Georgina Mills, Business Retail Market Director at Ofwat said: “These decisions aim to protect the interests of non-household customers in the short and longer term, including from the risk of systemic Retailer failure as the business retail market continues to feel the impacts of COVID-19. By implementing market-wide adjustments to price caps, we aim to minimise any additional costs for customers in the shorter term by promoting efficiency and supporting competition.”  

There are also three areas where Ofwat has not reached definitive conclusions and is seeking further evidence and views from stakeholders:   

  1. Pooling excess bad debt costs – Ofwat proposes that the recovery of excess bad debt costs is pooled across all non-household customers, via a uniform uplift to price caps. 
  2. Keeping open the option of not pursuing a true up – For example if outturn bad debt costs are not materially higher than the 2% threshold. 
  3. Undertaking the true up – If a 'true up' is required, Ofwat has set out how it expects this to work in practice. 

Further consultation on the proposed adjustments to REC price caps can be expected by December.

Anita Dougall, CEO and Founding Partner at Sagacity, said Ofwat’s decision comes hot on the heels of Ofgem’s price cap rise in April.

"While it’s great that regulators are helping the industry deal with bad debt in the wake of the pandemic, raising prices only treats the symptoms. Instead, water companies should head upstream, using customer data to identify and rectify the causes of bad debt, stop it at source and help prevent it from occurring in the first place," she said.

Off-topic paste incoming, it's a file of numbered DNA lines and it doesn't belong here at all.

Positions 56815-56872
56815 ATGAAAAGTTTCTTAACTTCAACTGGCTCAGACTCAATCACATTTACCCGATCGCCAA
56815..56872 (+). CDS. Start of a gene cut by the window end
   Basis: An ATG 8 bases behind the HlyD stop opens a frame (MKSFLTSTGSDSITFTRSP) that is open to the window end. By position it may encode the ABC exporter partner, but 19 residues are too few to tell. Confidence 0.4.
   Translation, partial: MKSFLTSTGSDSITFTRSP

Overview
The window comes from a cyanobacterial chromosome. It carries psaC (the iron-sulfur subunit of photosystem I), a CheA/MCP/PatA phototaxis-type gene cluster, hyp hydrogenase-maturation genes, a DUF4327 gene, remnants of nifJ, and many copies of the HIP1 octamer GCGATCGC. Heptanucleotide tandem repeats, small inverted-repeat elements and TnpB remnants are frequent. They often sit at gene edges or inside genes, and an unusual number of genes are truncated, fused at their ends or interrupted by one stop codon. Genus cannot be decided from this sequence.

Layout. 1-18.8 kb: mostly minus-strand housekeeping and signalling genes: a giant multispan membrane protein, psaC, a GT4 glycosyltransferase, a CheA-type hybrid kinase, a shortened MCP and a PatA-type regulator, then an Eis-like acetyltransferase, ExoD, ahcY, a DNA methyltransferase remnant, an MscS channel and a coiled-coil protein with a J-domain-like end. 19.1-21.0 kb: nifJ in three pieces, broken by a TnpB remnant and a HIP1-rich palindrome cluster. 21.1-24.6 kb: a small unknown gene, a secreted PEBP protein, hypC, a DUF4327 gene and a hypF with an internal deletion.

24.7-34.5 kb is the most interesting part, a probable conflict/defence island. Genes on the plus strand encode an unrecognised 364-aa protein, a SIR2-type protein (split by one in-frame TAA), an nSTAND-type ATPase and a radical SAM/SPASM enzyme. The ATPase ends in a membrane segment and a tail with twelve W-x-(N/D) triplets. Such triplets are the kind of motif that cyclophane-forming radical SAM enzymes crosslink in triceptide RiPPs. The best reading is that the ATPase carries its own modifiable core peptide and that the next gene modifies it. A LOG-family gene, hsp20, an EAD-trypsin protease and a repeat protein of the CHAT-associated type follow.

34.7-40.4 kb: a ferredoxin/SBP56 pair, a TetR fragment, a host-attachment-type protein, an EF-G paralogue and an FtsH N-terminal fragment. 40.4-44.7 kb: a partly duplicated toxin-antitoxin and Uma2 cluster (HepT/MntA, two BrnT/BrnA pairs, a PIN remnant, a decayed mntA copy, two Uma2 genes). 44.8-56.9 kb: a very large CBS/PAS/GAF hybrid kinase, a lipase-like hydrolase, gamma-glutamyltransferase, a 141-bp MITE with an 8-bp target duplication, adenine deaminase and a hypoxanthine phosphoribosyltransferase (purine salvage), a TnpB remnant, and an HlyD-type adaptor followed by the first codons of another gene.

"While recouping costs is a must, water companies shouldn’t just rely on the regulator. Data can help companies segment customers, identify and assist customers that are struggling financially, avoiding penalising the entire customer in tackling the cause of the issue."

United Utilities picks up pipeline award

A race-against-time plumbing job to connect four huge water pipes into the large Haweswater Aqueduct in Cumbria saw United Utilities awarded Utility Project of the Year by Pipeline Industries Guild.

The Hallbank project, near Kendal, was completed within a tight eight-day deadline, in a storm and during the second COVID lockdown last November – and with three hours to spare. Principal construction manager John Dawson said the project helped boost the resilience of water supplies across the North West.

“I think what made us stand out was the scale, the use of future technology and the fact that we were really just one team, working collaboratively for a common goal," he said.

Camus Energy secures $16m funding

Camus Energy, which provides advanced grid management technology, has secured $16 million in a Series A round, led by Park West Asset Management and joined by Congruent VenturesWave Capital and other investors, including an investor-owned utility. Camus will leverage the operating capital to expand its grid management software platform to meet growing demand from utilities across North America.

As local utilities look to save money and increase their use of clean energy by tapping into low-cost and low-carbon local resources, Camus' grid management platform provides connectivity between the utility's operations team, its grid-connected equipment and customer devices.